Like the field she has grown so passionate about, Brianne Doura-Schawohl is having a moment. After establishing Doura-Schawohl Consulting LLC, a boutique global government relations firm specializing in problem and responsible gambling policy, just two years ago, she was named one of the “Top 100 Lobbyists” by the National Institute of Lobbying & Ethics (NILE) and to this publication’s “25 People to Watch” list later that year. GGB wasn’t wrong. In 2022, Doura-Schawohl was again named to NILE’s Top 100 as well as to The Hill’s Top Lobbyists list, recognized as an “Emerging Leader of Gaming 40 Under 40,” and appointed to the board of directors at Kindbridge Behavioral Health.
Doura-Schawohl’s rise coincides with a rejuvenated interest from gaming stakeholders in the topics of problem gambling and responsible gaming. “Despite the massive expansion of legalized sports wagering and online betting, federal and state governments have historically devoted little resources to research and prevention, and to providing treatment to people grappling with gambling problems,” she says. “This is really what prompted me to launch Doura-Schawohl Consulting.” And while the accolades might suggest otherwise, the path wasn’t exactly easy.
“Skepticism has been a challenge throughout my career,” says Doura-Schawohl. She first entered the problem gambling sector a decade ago in Massachusetts as director of policy and communications for the Massachusetts Council on Compulsive Gambling. “This was at a time that casinos were just beginning to operate there; the repeal of PASPA was still five years away—problem and responsible gambling were definitely not at the top of most industry priority lists,” she says.
Further, gambling disorder had only just been formally recognized as an addiction by mental health professionals via their DSM-V manual; and despite years of attempted education by groups like the American Gaming Association, the International Center for Responsible Gaming, and the National Council on Problem Gambling (NCPG), there remained a general lack of urgency and interest for inclusion of responsible gaming measures within policy. “I was one of the first government relations professionals to come at this on the behalf of public health,” she notes. Many wondered not just how, but if, that was going to work.
After proving it did, Doura-Schawohl was brought on as legislative director at NCPG, where she continued to advance the need alongside her career in responsible gaming. There she found a mentor in Executive Director Keith Whyte.
“He took a chance when he made me the first-ever legislative director in the organization’s nearly 50-year history,” she says, “and he encouraged me like no one else.”
Whyte gave her the platform and encouragement to utilize her voice, believe in herself, take chances, and take problem gambling and responsible gaming policy to levels never before seen. After two years of successful collaboration and issues advancement, Doura-Schawohl departed to become vice president of U.S. policy and strategic development for the international responsible gambling consultancy group EPIC Risk Management.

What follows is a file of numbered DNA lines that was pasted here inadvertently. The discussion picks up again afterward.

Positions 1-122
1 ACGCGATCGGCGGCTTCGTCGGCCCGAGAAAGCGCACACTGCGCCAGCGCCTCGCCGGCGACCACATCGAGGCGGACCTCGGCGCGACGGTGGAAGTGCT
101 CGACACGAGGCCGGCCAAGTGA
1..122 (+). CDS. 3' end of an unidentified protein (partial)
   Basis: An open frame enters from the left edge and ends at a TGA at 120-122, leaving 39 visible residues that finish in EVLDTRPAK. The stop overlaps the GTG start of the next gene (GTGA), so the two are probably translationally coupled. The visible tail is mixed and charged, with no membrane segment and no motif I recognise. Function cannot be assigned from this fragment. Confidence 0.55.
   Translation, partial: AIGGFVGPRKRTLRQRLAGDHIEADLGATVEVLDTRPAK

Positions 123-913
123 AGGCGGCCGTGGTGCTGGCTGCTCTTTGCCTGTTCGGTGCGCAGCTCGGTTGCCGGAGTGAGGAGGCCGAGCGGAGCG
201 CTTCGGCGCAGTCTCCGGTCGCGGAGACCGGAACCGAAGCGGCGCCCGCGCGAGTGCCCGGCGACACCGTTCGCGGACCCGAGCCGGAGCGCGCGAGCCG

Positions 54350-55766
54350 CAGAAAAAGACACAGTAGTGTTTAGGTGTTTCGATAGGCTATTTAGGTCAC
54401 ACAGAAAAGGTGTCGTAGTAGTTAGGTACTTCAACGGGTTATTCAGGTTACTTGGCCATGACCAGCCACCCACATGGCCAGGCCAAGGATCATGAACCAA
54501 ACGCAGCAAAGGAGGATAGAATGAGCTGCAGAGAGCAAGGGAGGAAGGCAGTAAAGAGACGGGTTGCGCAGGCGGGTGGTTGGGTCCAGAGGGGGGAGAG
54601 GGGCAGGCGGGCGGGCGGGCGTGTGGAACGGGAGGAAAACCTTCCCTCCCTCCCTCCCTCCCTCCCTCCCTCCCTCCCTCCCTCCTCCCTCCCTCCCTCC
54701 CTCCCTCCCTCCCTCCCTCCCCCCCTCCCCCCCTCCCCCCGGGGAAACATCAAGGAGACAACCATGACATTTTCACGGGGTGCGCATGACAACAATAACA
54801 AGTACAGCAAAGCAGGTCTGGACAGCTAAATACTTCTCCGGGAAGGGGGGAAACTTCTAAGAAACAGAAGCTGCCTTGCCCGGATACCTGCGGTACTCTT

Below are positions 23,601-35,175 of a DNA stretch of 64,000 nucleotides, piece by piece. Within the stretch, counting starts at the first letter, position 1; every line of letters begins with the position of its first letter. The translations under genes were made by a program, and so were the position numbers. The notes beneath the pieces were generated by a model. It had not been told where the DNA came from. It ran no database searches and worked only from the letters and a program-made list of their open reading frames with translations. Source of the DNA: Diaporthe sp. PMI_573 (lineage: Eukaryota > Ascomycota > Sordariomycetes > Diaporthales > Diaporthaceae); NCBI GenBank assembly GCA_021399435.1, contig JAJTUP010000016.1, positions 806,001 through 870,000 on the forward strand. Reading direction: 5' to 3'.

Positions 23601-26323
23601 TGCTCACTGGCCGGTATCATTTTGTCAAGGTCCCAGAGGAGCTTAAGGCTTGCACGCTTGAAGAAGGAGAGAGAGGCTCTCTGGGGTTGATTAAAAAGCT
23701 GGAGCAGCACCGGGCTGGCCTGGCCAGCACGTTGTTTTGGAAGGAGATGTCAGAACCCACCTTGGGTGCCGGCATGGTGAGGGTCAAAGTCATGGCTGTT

At EPIC, her priority was to address the disparity of programs to identify and prevent gambling addiction in the U.S. “Gambling disorder is one of the few addictions that doesn’t get addressed by the federal government in a substantive way,” she says, “and for the first time maybe ever, the industry was really starting to feel the impact and effects of that.”
A desire to focus more heavily on policy-centric work served as the impetus to opening her own firm, and with that came more skepticism. While problem gambling and responsible gaming had become a more understood and accepted piece of industry operations since Doura-Schawohl came to the work nearly a decade earlier, doubt remained about the ability to build a business around it.
But she was excited to champion this public health issue “under her own shingle,” and she is not easily deterred or intimidated. Because she has been so heavily involved in the crafting of responsible gambling policy and regulations, it’s been a natural evolution to help the industry navigate those from the other side. It’s also important to her to make the concept of responsible gaming accessible, to help the industry understand where and how it fits at all levels.
“I don’t want to sit exclusively on conference panels about responsible gambling programs, talking to the same dozen people who have cared about this issue for years,” says Doura-Schawhol. “I want to mix things up. Put me in the ‘in-game play’ discussion; let me help those people understand why this should matter to them.”
The single greatest impact on her career to date? Pushing those skeptics aside. “Deciding to gamble on myself and launch my own firm has allowed me the freedom and opportunity to create the career I desire,” she says. “It’s elevated my ability to make an even greater impact on protecting customers and the industry, all while affording me the space to prioritize my family.”
In addition to her incredible moves in gaming, Doura-Schawhol is an active-duty military spouse, mother of two, and a volunteer advocate for special-needs children and their families, like her own.